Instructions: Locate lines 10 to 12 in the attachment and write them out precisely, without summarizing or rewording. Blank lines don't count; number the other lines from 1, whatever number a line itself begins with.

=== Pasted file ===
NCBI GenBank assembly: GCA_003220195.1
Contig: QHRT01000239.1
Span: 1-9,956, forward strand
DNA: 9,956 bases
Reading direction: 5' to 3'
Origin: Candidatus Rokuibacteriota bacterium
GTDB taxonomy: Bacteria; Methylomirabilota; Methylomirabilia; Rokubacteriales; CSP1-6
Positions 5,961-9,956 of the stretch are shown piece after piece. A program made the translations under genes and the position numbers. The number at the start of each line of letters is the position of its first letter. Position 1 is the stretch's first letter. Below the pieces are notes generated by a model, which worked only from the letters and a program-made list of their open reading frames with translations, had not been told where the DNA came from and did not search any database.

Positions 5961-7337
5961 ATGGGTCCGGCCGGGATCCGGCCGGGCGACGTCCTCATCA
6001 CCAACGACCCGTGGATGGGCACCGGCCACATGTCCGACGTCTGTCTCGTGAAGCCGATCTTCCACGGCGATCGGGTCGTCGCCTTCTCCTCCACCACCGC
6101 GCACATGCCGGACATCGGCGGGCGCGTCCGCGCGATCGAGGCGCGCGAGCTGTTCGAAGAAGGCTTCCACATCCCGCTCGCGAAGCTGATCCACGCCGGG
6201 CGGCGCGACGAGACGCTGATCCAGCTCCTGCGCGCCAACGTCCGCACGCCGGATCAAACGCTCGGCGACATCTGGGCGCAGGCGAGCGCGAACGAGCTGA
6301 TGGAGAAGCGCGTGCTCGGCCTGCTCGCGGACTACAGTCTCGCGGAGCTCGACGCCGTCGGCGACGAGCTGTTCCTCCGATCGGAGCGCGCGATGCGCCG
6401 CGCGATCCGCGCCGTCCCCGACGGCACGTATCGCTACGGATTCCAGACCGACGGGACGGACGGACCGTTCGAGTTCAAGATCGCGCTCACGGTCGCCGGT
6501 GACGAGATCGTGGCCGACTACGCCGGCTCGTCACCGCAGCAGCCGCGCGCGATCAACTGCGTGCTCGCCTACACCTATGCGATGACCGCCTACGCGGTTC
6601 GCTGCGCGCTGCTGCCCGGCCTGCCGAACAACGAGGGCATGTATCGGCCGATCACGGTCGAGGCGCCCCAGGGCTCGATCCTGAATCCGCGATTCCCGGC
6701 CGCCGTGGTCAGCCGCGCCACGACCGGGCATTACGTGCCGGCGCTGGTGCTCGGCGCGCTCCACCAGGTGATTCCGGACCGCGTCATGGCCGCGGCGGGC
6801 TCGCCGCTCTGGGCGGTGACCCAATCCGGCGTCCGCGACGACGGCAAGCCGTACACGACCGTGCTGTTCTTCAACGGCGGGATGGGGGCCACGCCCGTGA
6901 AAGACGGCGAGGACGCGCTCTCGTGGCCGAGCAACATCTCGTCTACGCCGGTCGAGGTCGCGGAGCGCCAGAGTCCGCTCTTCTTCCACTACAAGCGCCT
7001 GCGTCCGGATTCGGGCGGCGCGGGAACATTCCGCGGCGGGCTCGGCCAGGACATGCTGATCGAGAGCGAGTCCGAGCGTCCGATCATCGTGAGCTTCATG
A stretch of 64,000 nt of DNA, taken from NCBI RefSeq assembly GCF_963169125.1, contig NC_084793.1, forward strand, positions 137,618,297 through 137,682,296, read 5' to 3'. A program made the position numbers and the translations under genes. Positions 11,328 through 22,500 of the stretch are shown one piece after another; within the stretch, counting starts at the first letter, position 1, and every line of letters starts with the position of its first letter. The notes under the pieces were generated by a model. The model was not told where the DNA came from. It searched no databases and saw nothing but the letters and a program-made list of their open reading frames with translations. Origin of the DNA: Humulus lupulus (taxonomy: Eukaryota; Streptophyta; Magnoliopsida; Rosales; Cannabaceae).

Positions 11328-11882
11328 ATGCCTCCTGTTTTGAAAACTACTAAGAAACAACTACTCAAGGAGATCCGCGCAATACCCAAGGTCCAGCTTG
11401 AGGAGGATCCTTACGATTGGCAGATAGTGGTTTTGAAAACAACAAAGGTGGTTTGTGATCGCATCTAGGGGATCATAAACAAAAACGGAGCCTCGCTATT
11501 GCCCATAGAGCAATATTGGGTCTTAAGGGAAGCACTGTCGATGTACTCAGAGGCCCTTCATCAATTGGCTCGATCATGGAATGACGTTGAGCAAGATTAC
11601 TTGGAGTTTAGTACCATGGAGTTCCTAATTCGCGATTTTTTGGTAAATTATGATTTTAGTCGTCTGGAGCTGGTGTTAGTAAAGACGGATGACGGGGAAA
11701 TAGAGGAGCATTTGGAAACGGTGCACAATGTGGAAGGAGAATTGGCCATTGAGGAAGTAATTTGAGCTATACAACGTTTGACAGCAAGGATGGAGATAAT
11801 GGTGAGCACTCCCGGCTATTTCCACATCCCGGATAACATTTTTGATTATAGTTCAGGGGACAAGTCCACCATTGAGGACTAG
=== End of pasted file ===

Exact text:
5961 ATGGGTCCGGCCGGGATCCGGCCGGGCGACGTCCTCATCA
6001 CCAACGACCCGTGGATGGGCACCGGCCACATGTCCGACGTCTGTCTCGTGAAGCCGATCTTCCACGGCGATCGGGTCGTCGCCTTCTCCTCCACCACCGC
6101 GCACATGCCGGACATCGGCGGGCGCGTCCGCGCGATCGAGGCGCGCGAGCTGTTCGAAGAAGGCTTCCACATCCCGCTCGCGAAGCTGATCCACGCCGGG